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Government must explain if it was duped or if it misled Irish people on retroactive recaps: Doherty

27 September, 2013 - by Pearse Doherty TD

Reacting to comments from the EU’s bailout fund Chief Klaus Regling pouring cold water on the prospect of a retroactive recapitalisation of Irish banking debt, Sinn Fein Finance spokesperson, Pearse Doherty TD, has said it is time for the government to say if it was duped or it misled the Irish people about the prospects for recouping the banking losses.

Deputy Doherty said:

“Mr.Regling’s comments today are another blow to the government’s hopes that some or all of the money pumped into failed banks by the people could be returned to the taxpayer. The strength of his comments that the necessary consensus was “difficult or impossible” raises questions about why senior government Ministers were so vocal in claiming victory for Ireland on this issue.

“The question now has to be asked –were they duped or did they mislead the Irish people about the prospects of recouping the €30bn of banking debt.

Enda Kenny called the June 2012 commitment from the Eurogroup to separate banking and sovereign debt as a "seismic shift” while Eamon Gilmore called it a “game-changer.” Fifteen months later they must say if they were duped or whether they were misleading in those comments.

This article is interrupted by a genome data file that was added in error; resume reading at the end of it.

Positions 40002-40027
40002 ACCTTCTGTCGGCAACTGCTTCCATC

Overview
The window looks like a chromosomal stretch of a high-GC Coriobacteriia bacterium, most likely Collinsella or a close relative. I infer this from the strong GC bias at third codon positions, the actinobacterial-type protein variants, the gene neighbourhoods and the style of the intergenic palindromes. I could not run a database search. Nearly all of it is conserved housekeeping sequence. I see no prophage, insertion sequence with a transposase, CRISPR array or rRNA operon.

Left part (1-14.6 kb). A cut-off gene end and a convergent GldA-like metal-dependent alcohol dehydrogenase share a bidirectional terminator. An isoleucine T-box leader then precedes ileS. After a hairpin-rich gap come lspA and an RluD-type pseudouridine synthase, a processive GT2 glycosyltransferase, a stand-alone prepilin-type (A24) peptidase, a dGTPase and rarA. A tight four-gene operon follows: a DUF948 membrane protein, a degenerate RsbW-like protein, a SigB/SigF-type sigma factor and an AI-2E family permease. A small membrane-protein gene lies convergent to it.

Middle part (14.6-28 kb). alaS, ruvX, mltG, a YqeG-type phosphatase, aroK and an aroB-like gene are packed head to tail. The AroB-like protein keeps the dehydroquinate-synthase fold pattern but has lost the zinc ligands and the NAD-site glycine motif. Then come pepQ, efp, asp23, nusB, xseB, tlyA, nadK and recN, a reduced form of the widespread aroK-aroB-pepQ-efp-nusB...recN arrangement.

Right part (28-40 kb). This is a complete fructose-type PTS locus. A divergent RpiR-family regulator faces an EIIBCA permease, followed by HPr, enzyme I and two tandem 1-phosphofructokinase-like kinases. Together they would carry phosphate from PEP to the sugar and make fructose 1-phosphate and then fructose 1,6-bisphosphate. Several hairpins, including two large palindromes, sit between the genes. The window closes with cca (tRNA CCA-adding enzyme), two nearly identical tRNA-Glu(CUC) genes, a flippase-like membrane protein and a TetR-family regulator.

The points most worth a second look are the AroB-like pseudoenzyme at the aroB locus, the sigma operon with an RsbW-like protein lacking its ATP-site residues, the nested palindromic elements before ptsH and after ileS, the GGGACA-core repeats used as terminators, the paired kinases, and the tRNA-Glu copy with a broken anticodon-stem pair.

“In two weeks’ time this government will impose another austerity budget caused in large part by bailing out the banks under pressure from the EU. They must come clean now on whether there is the remotest prospect of a cent of the bailout being recouped by the Irish taxpayer. I will be quizzing Minister Noonan on this issue next week in the Dail and demanding real answers.”

From Wall Street Journal:

WSJ: Perhaps we can talk a little bit about the issue of retroactivity of bank debt in the Irish context. Do you think that’s an option for Ireland? Dublin has certainly not given up hope.

KR: Yes, I know that, but I also know that some other member states of the euro area have said that this will be either difficult or impossible. The agreement of the Eurogroup on the direct bank-recap instrument, on the main features so far, which is not a final agreement, say that in exceptional circumstances, on a case-by-case, this may be possible. To do it would require consensus. That requires in some member states parliamentary approval, and that in my view seems to be very, very difficult. Direct bank recap as part of a banking union is a very useful instrument. And in the long run, when we are under a common supervisor, it will make some sense conceptually to have common European financing. Because if something goes wrong in six or eight years, it will be the mistake of the common supervisor, European financing can then come into play. If something goes wrong now, or in the near future, one cannot blame the European supervisor for what is the mistake of national action and therefore some countries are reluctant to finance that together. At the same time the euro area governments have committed to break the link between sovereigns and banks.

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